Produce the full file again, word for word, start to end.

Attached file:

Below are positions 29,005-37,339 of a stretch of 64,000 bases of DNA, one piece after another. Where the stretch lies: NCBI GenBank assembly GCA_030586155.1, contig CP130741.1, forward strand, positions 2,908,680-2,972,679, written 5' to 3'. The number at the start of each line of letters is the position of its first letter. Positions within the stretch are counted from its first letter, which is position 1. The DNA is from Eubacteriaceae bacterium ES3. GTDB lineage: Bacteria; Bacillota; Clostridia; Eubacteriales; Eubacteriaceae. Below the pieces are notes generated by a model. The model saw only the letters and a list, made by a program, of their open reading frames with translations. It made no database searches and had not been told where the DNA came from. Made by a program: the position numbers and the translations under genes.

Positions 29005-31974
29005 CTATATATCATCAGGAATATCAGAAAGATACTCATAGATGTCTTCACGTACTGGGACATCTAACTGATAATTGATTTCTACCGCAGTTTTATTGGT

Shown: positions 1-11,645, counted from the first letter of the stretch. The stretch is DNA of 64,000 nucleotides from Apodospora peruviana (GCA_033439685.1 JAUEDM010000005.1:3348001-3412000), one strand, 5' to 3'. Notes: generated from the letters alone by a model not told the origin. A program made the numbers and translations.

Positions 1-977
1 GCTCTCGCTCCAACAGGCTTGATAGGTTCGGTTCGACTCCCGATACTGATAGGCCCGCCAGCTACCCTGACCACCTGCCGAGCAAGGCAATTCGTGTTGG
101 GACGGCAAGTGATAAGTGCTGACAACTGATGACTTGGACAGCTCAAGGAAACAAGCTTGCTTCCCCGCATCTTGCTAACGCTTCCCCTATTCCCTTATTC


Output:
Below are positions 29,005-37,339 of a stretch of 64,000 bases of DNA, one piece after another. Where the stretch lies: NCBI GenBank assembly GCA_030586155.1, contig CP130741.1, forward strand, positions 2,908,680-2,972,679, written 5' to 3'. The number at the start of each line of letters is the position of its first letter. Positions within the stretch are counted from its first letter, which is position 1. The DNA is from Eubacteriaceae bacterium ES3. GTDB lineage: Bacteria; Bacillota; Clostridia; Eubacteriales; Eubacteriaceae. Below the pieces are notes generated by a model. The model saw only the letters and a list, made by a program, of their open reading frames with translations. It made no database searches and had not been told where the DNA came from. Made by a program: the position numbers and the translations under genes.

Positions 29005-31974
29005 CTATATATCATCAGGAATATCAGAAAGATACTCATAGATGTCTTCACGTACTGGGACATCTAACTGATAATTGATTTCTACCGCAGTTTTATTGGT

Shown: positions 1-11,645, counted from the first letter of the stretch. The stretch is DNA of 64,000 nucleotides from Apodospora peruviana (GCA_033439685.1 JAUEDM010000005.1:3348001-3412000), one strand, 5' to 3'. Notes: generated from the letters alone by a model not told the origin. A program made the numbers and translations.

Positions 1-977
1 GCTCTCGCTCCAACAGGCTTGATAGGTTCGGTTCGACTCCCGATACTGATAGGCCCGCCAGCTACCCTGACCACCTGCCGAGCAAGGCAATTCGTGTTGG
101 GACGGCAAGTGATAAGTGCTGACAACTGATGACTTGGACAGCTCAAGGAAACAAGCTTGCTTCCCCGCATCTTGCTAACGCTTCCCCTATTCCCTTATTC